- 2018 Erath Winery Rosé of Pinot Noir, Oregon $7.99* (@Costco; California, Item# 1235641) *price after $3 discount
- 2018 Hess Select Sauvigon Blanc, North Coast, California $8.99 (@Costco; California, Item #297592)
It’s hot everywhere in the U.S. Summer will do that.
July calls for wine that is white or pink and well-chilled if not cold. Our most recent masked recon at our local Costco yielded these two great finds for poolside sipping. No pool? No problem, chill out with this pair.
Let’s start with this delightful rosé, at an equally delightful price:
The photo caption above makes note of the Wine Advocate review. Here is what they had to say about this wine. “Pale to medium cherry-pink in color, the 2018 Rosé of Pinot Noir opens with lemon peel, watermelon rind, baker’s yeast, red berries and hints of stone, tarragon and raspberry leaves. The palate is light to medium-bodied with a rounded texture and clean, fresh flavors, finishing juicy and refreshing.”
We found this delicately-hued rosé offers scents of rose petal, white peach, juicy melon and passion fruit. Soft and slightly plush, the wine is a delightful melange of ripe pear, apricot and papaya. Finishes fresh and crisp.
Next up is this delicious “SauvBlanc” from California’s North Coast region, which includes Napa, Sonoma, Lake and Mendocino counties. So yes, this wine is a blend of wines from at least two counties in the “high rent district” as California vineyards are concerned.
Says Wine Enthusiast: “The Hess winemakers hit a home run with this wine. Very dense and mineral-laden, this concentrated and complex bottle shows fig and clay aromas, and bright citrus flavors accented by savory mushroom notes. So while well-grounded in fresh fruitiness, it also brings complexity, layering and interest to the table.”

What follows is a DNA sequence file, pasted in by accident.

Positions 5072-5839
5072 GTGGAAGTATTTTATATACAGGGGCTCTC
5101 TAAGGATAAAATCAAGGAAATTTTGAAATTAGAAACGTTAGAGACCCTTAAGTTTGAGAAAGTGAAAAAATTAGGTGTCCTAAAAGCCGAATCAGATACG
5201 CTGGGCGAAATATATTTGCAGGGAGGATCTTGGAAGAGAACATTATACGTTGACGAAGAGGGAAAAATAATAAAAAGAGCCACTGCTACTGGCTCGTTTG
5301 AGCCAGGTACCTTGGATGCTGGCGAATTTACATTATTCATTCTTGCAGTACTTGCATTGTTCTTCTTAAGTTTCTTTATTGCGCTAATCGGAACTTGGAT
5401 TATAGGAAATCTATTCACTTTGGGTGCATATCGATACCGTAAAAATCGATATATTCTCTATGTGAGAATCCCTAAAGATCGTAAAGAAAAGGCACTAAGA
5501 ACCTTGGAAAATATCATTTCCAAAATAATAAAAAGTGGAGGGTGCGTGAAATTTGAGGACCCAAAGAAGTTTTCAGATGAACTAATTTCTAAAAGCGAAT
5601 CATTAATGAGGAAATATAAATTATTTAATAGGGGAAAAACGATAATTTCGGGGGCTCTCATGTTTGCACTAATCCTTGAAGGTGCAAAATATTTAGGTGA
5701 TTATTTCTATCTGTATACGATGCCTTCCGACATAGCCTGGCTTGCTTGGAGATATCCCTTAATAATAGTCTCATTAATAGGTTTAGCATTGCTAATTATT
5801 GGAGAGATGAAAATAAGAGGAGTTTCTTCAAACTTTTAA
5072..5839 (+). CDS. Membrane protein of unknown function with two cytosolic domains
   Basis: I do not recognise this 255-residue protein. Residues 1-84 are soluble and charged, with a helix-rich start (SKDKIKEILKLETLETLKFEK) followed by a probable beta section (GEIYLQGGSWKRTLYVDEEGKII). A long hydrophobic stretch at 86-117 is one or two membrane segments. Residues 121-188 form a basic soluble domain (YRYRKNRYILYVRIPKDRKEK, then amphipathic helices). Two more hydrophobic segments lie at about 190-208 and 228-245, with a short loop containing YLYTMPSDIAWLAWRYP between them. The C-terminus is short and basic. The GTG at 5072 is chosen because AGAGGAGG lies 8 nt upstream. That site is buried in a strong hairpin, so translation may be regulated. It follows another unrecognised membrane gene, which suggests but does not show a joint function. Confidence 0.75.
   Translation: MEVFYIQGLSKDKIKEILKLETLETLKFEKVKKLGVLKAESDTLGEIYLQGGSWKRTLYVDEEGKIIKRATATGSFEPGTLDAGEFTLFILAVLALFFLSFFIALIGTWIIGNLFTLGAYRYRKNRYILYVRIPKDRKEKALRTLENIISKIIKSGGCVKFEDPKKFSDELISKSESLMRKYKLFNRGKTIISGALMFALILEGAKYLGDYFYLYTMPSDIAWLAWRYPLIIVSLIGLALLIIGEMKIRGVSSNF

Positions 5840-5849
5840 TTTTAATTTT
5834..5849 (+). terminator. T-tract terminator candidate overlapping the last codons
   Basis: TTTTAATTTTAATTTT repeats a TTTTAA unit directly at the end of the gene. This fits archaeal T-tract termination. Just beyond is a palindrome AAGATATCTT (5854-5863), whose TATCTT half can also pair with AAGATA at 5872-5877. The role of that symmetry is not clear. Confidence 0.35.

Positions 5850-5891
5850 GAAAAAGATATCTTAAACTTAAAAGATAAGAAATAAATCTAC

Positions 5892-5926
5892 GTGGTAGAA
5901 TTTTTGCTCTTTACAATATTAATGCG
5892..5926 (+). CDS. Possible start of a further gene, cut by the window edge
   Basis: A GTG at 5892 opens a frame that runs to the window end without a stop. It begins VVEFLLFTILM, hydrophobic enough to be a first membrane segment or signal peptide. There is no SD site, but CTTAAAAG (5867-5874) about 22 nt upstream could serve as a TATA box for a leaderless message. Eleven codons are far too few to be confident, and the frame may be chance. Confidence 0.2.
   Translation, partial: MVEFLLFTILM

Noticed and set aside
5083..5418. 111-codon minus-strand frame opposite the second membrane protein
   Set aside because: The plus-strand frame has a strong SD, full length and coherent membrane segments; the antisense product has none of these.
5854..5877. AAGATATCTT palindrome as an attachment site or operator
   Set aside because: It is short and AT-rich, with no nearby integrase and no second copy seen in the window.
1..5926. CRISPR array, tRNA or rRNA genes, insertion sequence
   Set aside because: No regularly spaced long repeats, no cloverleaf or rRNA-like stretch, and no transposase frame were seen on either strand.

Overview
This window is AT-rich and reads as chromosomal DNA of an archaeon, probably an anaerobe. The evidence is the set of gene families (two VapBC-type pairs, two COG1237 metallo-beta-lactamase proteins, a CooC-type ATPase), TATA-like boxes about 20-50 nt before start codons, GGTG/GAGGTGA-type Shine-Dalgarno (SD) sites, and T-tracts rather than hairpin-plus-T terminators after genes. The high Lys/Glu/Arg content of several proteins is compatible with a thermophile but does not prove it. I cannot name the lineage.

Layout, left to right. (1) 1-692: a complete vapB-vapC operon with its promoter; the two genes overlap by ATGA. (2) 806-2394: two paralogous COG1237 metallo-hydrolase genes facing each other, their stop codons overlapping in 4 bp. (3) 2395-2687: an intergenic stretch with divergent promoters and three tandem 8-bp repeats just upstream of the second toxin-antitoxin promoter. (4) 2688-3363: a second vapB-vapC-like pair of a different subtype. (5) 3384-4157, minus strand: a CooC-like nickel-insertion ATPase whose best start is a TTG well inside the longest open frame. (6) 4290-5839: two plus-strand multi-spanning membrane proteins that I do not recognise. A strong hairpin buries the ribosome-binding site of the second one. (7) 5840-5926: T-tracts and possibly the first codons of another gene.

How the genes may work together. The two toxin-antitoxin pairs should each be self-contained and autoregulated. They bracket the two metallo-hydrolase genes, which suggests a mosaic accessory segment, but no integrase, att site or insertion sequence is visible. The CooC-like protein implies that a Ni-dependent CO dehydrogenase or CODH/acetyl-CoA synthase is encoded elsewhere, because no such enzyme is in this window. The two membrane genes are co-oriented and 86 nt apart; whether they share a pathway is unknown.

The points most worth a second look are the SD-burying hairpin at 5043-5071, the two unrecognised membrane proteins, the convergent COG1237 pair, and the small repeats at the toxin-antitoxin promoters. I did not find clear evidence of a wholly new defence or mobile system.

This wine is a classic expression of Sauvignon Blanc fermented in stainless steel without oak to show off the naturally bright, refreshing citrus fruit flavors. On the nose, it is led by ripe honeydew melon and lime zest with a subtle presence of apricot. The wine is beautifully structured with flavors of yellow stone fruit punctuated by notes of golden delicious apples, all of which are balanced by a bright acidity that leaves a crisp, pleasing finish.
If you are expecting this wine to taste super tart, with bracing acidity, like the wildly popular wines coming out of New Zealand, you might be disappointed. If so, you can blame the musqué clone of the Sauvignon Blanc grape. Let me geek out and explain…
Musqué is a French term applied to certain clones of wine grapes The term means both perfumed (“musky) and Muscat-like, and indicates that the variety or clone is highly aromatic. The term musqué is usually suffixed to the name of certain grape varieties to indicate a clone with musqué properties, in this case, or Sauvignon Blanc Musqué.” Such clones have arisen through mutation of a regular (“non-musqué”) clone of the variety, and it tasted to me like that is the grape that dominates this particular wine.
Like many of my friends, my shopping excursions to Costco have become less frequent during the Covid Era. The good thing about this is when I do don a mask and head to Costco, I find the wine department full of new values. That’s part of the reason for having two featured wines this week – we’re back-logged.
If you’re headed to Costco soon yourself, you can find our most recent reviews of Costco wines here in our Lucky 13 list. And if your shopping finds you at Trader Joe’s, you can find our Lucky 13 list of TJ’s wine here.